The pilot and passenger departed on a flight near Galveston, Texas, in a North American P51D, a vintage warbird.
After departure, radar tracked the flight along a bay in a southwestern direction.
A witness reported that he heard the airplane overhead heading south and then saw it slowly turn north and appear to descend at a high rate of speed before it hit the water.
The airplane was largely fragmented upon impact and both the passenger and pilot were killed.
The flight was recorded by an onboard video recording system. A review of the video revealed that, a few minutes into the flight, the pilot asked the passenger if he’d like to fly the airplane. The passenger replied he was not a pilot, but he’d like to try it.
The video showed that, with the passenger at the controls, the airplane steeply banked right to about 90°, and the nose dropped; the pilot explained that back pressure was needed on the stick during turns to prevent the loss of lift.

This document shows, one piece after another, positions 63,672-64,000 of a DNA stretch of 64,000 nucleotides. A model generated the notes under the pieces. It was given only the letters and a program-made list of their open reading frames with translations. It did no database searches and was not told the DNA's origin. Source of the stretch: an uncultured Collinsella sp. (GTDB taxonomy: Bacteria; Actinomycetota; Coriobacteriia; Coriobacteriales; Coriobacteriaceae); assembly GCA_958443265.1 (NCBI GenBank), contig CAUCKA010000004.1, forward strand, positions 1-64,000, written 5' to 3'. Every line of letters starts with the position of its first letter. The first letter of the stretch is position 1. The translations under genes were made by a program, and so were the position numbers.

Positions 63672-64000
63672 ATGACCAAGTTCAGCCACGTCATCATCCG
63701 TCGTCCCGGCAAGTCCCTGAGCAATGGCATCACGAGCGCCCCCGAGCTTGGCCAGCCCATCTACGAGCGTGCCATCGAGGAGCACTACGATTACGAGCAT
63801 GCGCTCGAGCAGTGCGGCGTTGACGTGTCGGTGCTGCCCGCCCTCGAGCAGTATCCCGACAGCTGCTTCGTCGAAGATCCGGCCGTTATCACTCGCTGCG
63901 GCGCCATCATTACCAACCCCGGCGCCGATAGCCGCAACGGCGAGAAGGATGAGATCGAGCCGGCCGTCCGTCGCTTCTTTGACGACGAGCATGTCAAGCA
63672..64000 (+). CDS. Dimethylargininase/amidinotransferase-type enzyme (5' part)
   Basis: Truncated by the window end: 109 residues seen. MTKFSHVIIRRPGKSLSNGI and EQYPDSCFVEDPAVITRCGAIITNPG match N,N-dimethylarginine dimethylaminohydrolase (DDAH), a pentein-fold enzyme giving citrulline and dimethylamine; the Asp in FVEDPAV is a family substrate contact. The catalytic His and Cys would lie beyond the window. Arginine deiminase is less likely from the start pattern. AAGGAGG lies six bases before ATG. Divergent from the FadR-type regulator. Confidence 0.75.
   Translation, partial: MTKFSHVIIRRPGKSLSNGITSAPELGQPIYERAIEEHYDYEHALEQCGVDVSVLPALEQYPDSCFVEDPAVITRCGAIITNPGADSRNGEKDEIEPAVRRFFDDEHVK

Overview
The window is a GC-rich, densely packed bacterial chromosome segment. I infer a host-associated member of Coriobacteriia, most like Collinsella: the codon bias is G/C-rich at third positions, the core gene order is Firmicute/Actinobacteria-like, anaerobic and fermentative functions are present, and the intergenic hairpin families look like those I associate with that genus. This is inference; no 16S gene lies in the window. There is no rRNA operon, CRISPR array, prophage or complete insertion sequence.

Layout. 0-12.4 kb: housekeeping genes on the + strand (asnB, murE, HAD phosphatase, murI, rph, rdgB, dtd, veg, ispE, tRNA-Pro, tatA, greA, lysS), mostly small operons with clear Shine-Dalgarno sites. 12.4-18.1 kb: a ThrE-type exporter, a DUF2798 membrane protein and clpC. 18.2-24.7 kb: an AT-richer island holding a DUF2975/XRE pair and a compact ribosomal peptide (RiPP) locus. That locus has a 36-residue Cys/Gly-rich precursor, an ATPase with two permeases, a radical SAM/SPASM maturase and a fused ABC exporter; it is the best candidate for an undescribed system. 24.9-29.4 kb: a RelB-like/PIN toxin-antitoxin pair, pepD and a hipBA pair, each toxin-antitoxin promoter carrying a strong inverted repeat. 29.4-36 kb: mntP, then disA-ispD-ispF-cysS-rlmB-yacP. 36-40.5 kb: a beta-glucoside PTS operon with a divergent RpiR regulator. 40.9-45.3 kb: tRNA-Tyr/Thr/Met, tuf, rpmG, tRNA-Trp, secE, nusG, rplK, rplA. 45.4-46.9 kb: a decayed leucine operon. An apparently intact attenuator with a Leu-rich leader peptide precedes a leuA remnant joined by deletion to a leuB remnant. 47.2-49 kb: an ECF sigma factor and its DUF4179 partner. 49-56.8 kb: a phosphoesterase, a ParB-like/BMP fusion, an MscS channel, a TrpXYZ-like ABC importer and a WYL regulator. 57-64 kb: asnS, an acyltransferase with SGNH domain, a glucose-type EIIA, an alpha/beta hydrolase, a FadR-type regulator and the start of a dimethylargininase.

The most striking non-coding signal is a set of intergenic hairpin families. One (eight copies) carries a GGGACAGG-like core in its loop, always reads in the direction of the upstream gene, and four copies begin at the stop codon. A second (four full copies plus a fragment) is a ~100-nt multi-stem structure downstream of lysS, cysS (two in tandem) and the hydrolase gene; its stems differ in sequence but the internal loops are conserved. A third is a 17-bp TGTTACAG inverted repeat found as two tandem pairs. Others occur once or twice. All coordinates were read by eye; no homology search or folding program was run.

The conversation continued as the airplane was rolling to wings level and as the pilot was encouraging the passenger to pull back on the stick. During this time, the video showed the airplane descending toward the water. Neither the pilot nor passenger acknowledged the impending collision.
It is likely that the pilot’s focused attention on instructing the passenger contributed to his lack of recognition of the impending collision. It could not be determined if the water’s smooth surface contributed to the pilot’s loss of situational awareness.
The NTSB determined the probable cause as the pilot’s loss of situational awareness while instructing the passenger, which resulted in the controlled flight of the airplane into the water.
NTSB Identification: CEN14LA015
This October 2013 accident report is provided by the National Transportation Safety Board. Published as an educational tool, it is intended to help pilots learn from the misfortunes of others.